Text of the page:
If you do use webmail and decide to spend a little time doing something “techie” and well worthwhile, then have a go at this.

Notice the rather ominous “1” in the title. This is a subject that will take more than one blog post. So, today let’s just think about what “backups” mean and what they don’t mean.

When I asked Google to define “backup” the first offering was

an accumulation caused by clogging or a stoppage; “a traffic backup on the main street”; “he discovered a backup in the toilet”

You’ll be pleased to learn that that’s not what we mean here. A better definition (offered by Wikipaedia) …

In information technology, a backup or the process of backing up refers to making copies of data so that these additional copies may be used to restore the original after a data loss event. These additional copies are typically called “backups. …”

3.5 inch External Drive

3.5 inch External Drive

So at its simplest, a backup is a copy that can be used to replace an original if it is lost, deleted, damaged. This backup can be a copy of a single file (eg an important spreadsheet) or many files. At its simplest, a backup can reside on the same drive as the original. The problem is that if the entire drive fails then the backup is also lost. Having a backup on an external drive is a much better idea but that still wouldn’t avail you if all your computer stuff was stolen or in the event of flood or fire. The only way to be really sure that the backup will be there if you need it is to keep a backup in a location physically separated from the original. In practice, I’ve only ever very rarely managed to train my clients to such a degree!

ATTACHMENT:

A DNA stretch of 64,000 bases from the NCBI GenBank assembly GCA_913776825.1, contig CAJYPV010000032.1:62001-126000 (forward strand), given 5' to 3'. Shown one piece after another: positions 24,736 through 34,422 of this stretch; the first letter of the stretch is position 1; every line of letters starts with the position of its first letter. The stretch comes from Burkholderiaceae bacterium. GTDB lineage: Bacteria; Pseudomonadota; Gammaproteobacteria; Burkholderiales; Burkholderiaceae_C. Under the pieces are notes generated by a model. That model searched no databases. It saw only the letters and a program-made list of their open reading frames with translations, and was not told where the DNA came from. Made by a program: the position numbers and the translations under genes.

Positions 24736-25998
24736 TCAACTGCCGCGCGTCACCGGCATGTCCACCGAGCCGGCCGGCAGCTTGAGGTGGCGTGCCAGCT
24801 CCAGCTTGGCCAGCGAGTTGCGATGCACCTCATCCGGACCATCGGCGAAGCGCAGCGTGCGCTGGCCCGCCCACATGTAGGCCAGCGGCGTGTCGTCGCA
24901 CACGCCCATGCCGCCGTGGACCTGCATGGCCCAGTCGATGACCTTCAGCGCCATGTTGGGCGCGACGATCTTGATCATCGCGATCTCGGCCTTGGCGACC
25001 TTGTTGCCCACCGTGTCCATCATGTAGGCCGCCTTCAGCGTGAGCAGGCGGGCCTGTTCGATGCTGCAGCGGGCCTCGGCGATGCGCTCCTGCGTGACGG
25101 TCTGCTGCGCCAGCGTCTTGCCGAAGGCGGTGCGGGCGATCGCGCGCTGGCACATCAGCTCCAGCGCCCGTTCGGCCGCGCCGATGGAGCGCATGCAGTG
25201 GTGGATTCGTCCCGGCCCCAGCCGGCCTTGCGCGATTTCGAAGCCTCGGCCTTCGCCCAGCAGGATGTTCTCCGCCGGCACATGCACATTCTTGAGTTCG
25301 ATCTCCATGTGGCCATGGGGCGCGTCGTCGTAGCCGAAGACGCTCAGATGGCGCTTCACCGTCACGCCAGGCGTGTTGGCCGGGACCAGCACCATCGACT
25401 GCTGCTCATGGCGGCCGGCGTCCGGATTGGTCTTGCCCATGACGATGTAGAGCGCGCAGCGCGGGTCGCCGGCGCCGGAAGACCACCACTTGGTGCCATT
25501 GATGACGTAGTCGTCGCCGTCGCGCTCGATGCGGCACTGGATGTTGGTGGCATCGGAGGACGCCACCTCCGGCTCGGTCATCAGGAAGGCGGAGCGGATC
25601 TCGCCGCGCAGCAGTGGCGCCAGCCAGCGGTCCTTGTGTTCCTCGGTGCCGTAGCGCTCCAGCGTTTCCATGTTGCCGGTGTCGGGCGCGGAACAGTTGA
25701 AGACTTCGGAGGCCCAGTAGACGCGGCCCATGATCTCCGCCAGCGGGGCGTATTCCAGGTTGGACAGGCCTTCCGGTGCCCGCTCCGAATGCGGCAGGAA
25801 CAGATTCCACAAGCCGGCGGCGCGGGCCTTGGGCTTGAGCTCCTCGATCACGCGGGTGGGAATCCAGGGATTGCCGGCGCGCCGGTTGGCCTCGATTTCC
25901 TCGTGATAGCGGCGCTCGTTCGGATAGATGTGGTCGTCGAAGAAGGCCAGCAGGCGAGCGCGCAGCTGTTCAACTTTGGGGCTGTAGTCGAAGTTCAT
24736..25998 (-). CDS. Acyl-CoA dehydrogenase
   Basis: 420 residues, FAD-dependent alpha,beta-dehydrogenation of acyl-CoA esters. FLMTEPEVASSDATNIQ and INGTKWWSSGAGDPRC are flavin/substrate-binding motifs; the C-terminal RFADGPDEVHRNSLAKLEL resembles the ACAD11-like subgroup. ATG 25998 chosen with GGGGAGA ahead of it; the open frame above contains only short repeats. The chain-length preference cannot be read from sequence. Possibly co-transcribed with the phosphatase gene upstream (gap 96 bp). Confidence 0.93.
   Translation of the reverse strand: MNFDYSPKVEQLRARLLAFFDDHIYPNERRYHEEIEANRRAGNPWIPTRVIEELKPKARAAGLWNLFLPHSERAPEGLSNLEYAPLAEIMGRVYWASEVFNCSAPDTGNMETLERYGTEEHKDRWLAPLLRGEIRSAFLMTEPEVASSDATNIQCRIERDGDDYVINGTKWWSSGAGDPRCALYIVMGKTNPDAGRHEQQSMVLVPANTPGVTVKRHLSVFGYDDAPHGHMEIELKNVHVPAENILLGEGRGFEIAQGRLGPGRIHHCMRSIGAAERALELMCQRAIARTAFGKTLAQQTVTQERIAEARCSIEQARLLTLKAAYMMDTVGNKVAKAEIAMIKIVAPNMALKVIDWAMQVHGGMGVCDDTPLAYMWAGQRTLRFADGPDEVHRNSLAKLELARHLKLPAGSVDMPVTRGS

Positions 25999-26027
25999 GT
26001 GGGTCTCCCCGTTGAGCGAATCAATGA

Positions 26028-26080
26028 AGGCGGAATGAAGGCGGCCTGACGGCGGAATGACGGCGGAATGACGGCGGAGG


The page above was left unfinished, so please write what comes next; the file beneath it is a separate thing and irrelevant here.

What a Backup Isn’t

A backup is not usually a copy of any of the myriad files that make up the Windows (or Mac) operating system, nor a copy of the files that make up the programs on your computer (eg Microsoft Office, Photoshop). If we suspect that something has gone wrong with Windows or with a program file then the best thing to do usually is to un-install the program and re-install it. In other words, we don’t just copy back files that are in a backup, but set in motion the process of removing the program completely in the proper way and then putting it back from scratch from the original master CD/DVD or downloaded file. The reason for this is that program files have to be copied and set up so that they work in the specific situation and in concert with the other programs and operating system. Copying files is not enough to achieve this so we don’t back up program files.